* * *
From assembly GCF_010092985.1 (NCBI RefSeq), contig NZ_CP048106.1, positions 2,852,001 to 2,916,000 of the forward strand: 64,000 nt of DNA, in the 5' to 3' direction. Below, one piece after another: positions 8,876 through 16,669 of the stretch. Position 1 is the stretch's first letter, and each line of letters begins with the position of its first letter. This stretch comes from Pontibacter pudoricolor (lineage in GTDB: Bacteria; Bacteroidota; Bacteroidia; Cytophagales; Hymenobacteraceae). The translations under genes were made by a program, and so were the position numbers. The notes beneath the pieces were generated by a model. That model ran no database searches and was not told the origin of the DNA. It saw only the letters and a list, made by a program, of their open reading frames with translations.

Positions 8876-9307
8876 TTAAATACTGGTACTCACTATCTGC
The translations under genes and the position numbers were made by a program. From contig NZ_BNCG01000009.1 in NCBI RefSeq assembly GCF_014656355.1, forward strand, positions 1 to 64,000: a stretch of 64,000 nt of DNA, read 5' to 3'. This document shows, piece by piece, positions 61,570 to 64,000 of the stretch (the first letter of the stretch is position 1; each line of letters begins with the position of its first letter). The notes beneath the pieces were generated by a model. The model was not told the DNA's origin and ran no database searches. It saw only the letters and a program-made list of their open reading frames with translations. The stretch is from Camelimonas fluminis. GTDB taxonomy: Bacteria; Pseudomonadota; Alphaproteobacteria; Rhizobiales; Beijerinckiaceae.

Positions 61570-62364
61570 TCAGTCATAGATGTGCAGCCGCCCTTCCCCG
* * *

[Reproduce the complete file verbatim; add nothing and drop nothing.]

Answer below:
From assembly GCF_010092985.1 (NCBI RefSeq), contig NZ_CP048106.1, positions 2,852,001 to 2,916,000 of the forward strand: 64,000 nt of DNA, in the 5' to 3' direction. Below, one piece after another: positions 8,876 through 16,669 of the stretch. Position 1 is the stretch's first letter, and each line of letters begins with the position of its first letter. This stretch comes from Pontibacter pudoricolor (lineage in GTDB: Bacteria; Bacteroidota; Bacteroidia; Cytophagales; Hymenobacteraceae). The translations under genes were made by a program, and so were the position numbers. The notes beneath the pieces were generated by a model. That model ran no database searches and was not told the origin of the DNA. It saw only the letters and a list, made by a program, of their open reading frames with translations.

Positions 8876-9307
8876 TTAAATACTGGTACTCACTATCTGC
The translations under genes and the position numbers were made by a program. From contig NZ_BNCG01000009.1 in NCBI RefSeq assembly GCF_014656355.1, forward strand, positions 1 to 64,000: a stretch of 64,000 nt of DNA, read 5' to 3'. This document shows, piece by piece, positions 61,570 to 64,000 of the stretch (the first letter of the stretch is position 1; each line of letters begins with the position of its first letter). The notes beneath the pieces were generated by a model. The model was not told the DNA's origin and ran no database searches. It saw only the letters and a program-made list of their open reading frames with translations. The stretch is from Camelimonas fluminis. GTDB taxonomy: Bacteria; Pseudomonadota; Alphaproteobacteria; Rhizobiales; Beijerinckiaceae.

Positions 61570-62364
61570 TCAGTCATAGATGTGCAGCCGCCCTTCCCCG